Motivations
Challenges of devising student

adaptive simulations
Two examples of how we target these challenges
–
ACE: interactive simulation for mathematical functions
–
CSP Applet:
interactive simulation for AI algorithm
Conclusions and Future work
ACE: Adaptive Coach for Exploration
Activities organized into units to explore mathematical
functions (e.g. input/ouput, equation/plot)
Probabilistic student model that captures student
exploratory behavior and other relevant traits
Tutoring agent that generates tailored suggestions to
improve student exploration/learning when necessary
(Bunt, Conati, Hugget, Muldner, AIED 2001)
Adaptive Coach for Exploration
EDM 2010
11
12
Adaptive Coach for Exploration
13
Adaptive Coach for Exploration
Before you leave
this exercise, why don’t you
try scaling the function by a large negative
value?
Think about how this will affect
the plot
ACE Student Model
(Bunt and
Conati
2002)
Knowledge
Individual
Exploration Cases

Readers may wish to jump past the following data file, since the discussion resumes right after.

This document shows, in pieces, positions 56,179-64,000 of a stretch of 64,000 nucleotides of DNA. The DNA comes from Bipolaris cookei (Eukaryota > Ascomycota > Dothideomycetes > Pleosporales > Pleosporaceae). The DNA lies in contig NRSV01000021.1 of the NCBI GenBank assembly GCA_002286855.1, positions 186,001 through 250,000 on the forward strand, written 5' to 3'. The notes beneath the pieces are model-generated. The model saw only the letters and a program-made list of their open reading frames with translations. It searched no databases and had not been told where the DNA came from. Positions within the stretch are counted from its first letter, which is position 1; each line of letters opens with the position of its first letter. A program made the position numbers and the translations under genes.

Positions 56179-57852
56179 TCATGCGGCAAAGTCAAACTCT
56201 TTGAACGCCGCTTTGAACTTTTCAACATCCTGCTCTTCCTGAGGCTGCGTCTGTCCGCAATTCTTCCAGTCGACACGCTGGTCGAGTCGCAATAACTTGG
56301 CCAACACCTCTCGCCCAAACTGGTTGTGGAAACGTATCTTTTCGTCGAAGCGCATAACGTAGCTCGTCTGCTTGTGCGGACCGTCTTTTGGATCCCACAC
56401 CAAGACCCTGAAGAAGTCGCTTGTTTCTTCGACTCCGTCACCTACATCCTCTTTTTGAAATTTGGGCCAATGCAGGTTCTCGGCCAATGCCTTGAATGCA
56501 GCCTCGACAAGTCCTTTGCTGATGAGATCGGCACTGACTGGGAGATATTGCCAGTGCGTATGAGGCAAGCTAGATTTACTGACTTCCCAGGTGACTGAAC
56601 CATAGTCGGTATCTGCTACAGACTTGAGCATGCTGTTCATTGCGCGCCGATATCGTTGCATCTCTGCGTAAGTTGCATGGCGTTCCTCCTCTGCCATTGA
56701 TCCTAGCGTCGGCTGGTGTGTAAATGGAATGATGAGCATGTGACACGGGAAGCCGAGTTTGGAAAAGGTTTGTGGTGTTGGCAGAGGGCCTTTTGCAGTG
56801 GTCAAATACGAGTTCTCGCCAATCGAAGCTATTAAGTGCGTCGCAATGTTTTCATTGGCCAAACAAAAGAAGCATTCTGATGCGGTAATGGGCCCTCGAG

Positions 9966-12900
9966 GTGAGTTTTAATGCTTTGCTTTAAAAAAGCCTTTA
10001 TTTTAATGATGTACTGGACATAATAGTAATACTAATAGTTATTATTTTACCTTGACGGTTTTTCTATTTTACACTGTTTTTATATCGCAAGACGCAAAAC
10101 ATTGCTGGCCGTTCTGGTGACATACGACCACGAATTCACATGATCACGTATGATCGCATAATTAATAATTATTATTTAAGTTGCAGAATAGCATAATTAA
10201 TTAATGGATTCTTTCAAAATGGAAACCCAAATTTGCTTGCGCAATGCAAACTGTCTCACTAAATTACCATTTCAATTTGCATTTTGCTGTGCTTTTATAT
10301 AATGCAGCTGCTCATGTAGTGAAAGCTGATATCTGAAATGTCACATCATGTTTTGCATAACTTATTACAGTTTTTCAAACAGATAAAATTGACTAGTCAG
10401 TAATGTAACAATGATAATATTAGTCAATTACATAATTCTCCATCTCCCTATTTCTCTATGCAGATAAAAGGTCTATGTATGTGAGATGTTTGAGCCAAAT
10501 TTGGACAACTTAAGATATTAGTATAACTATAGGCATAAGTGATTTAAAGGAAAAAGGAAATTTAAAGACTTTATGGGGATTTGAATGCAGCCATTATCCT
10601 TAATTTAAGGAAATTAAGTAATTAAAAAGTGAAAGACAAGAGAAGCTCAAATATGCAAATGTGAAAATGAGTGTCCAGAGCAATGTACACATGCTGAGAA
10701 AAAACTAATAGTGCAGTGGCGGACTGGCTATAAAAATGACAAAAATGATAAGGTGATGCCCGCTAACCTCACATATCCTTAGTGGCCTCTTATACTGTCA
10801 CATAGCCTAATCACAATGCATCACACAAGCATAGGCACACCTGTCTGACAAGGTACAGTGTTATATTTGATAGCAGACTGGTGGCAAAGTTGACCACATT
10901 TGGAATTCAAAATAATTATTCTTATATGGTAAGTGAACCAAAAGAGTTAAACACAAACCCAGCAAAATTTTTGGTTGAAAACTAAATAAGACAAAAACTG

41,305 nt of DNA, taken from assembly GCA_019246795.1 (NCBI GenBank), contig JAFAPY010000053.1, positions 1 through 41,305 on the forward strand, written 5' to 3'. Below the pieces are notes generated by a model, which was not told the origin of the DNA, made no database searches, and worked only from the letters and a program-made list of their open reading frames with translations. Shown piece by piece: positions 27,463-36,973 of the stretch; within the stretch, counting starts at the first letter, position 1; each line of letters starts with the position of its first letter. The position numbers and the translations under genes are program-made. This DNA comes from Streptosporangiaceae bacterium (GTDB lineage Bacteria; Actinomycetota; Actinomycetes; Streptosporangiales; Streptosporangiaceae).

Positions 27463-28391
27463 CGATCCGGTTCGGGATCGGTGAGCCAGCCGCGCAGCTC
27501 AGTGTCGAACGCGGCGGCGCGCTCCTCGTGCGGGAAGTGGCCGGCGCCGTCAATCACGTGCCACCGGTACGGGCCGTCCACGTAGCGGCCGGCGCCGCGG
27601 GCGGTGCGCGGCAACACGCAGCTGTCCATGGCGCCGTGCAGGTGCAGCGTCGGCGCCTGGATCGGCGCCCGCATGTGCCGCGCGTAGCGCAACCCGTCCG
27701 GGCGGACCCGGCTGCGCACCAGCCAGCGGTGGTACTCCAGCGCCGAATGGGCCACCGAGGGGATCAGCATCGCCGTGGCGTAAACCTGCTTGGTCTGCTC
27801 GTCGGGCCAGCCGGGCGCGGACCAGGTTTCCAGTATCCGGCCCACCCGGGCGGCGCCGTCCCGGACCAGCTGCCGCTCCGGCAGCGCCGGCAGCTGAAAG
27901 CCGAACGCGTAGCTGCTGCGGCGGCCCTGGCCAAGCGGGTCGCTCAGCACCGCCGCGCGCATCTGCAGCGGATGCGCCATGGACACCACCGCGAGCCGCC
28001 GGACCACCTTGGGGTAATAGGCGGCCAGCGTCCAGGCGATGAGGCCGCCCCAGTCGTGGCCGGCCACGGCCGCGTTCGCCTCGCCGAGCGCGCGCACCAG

Exploration
of Exercises
Exploration
Categories
Exploration
of Units
Iterative
process of design and evaluation
Probabilistic model of how individual exploration actions
influence exploration and understanding of exercises and concepts
e.g. (in Plot unit)
•
positive/negative slope
•
positive/negative intercept
•
large/small, positive/negative exponents…
Modeling Student Exploration
Our first attempt (Bunt and
Conati
, 2002)
Learning
Student Model
Number and Coverage
of Exploratory Actions, e.g.
•
Positive/negative Y

Intercept
•
Odd/Even, Positive Negative Exponent....
Interface Actions
Preliminary Evaluation
Quasi

experimental design with 13 participants using
ACE
(Bunt and
Conati
2002)
–
The more exercises were effectively explored according to
the student model, the more the students improved
–
The more hints students followed, the more they learned
Because the model only considers coverage of student
actions, it can overestimate student exploration
Need to consider whether the student is reasoning about
the effects of his/her actions
–
Self

explanation
meta

cognitive skill:
Revised User Model
(Bunt,
Muldner
and Conati, ITS2004;
Merten
and Conati, Knowledge Based Systems 2007)
Learning
Student Model
Number and coverage of student actions
Self

explanation of
action outcomes
Time between actions
Gaze Shifts in Plot Unit
Interface Actions
Input from eye

tracker
Results on Accuracy
We evaluated the complete model against
–
The original model with no self

explanation
–
A model that uses only time in between actions as evidence of self